- Chilled beams. Passive chilled beams have a heat exchanger with chilled water flowing through it, he explains, cooling the air in contact with the heat exchanger. This cooler, denser air descends, which creates a natural convection circuit that causes warmer room air to flow into the beam’s heat exchanger.
Active chilled beams, donated by Price Industries, distribute supply air through the beams, which encourages the additional flow of room air through a heat exchanger that conditions the air. This increases their capacity relative to passive chilled beams. Active chilled beams and sails form a major part of the Fraunhofer CSE’s hydronic cooling system.
- Chilled radiant panels/sails. Chilled radiant panels and chilled sails, also donated by Price Industries, are both hydronic passive cooling elements — they do not use forced airflow to enhance heat transfer, Roth notes. They are cooled with water to allow them to absorb heat from the surrounding environment. Chilled sails typically having regular spaces between the radiant surfaces. Both transfer heat via radiation and convective heat transfer, providing the same level of comfort to occupants as conventional air conditioning.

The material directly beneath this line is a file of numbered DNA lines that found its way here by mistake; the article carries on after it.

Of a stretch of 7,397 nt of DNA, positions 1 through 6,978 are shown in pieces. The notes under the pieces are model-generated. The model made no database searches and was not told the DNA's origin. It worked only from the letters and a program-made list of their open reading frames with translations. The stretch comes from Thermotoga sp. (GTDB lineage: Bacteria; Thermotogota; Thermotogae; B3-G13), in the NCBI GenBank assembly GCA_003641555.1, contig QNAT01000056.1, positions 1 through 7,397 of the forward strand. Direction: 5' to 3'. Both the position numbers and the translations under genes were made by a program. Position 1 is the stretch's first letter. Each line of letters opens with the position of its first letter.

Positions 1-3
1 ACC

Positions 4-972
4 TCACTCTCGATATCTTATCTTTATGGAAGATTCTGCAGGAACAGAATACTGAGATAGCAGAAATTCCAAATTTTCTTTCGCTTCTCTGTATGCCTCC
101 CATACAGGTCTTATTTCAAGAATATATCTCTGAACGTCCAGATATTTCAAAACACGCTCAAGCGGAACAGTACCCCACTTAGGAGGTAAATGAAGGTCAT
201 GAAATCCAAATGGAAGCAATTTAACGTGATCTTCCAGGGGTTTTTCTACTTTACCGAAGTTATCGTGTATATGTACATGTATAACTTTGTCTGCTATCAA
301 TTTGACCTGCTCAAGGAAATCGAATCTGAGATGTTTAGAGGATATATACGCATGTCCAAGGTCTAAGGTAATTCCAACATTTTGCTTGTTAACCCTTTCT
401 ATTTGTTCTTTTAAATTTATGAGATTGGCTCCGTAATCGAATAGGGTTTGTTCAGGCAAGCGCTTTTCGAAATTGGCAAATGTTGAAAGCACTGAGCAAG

Ventilation technologies studied at CSE include energy recovery ventilation, which preconditions the air by running it through a heat exchanger. Heat and moisture are exchanged between the outdoor air drawn into the building and the air being exhausted from the building. This cools and dehumidifies the air, lowering the perceived temperature of the building. Not only can this conserve energy, it can reduce building costs by decreasing the amount of HVAC equipment installed.
A demand-controlled ventilation system measures the CO2 levels in the building, enabling it to estimate how many people are in the building and adjust the intake of outdoor air accordingly. Variable-frequency drives from Taco and Yaskawa help with the adjustment by allowing pumps and fans to run slower or faster, depending on current loads rather than on a fixed speed.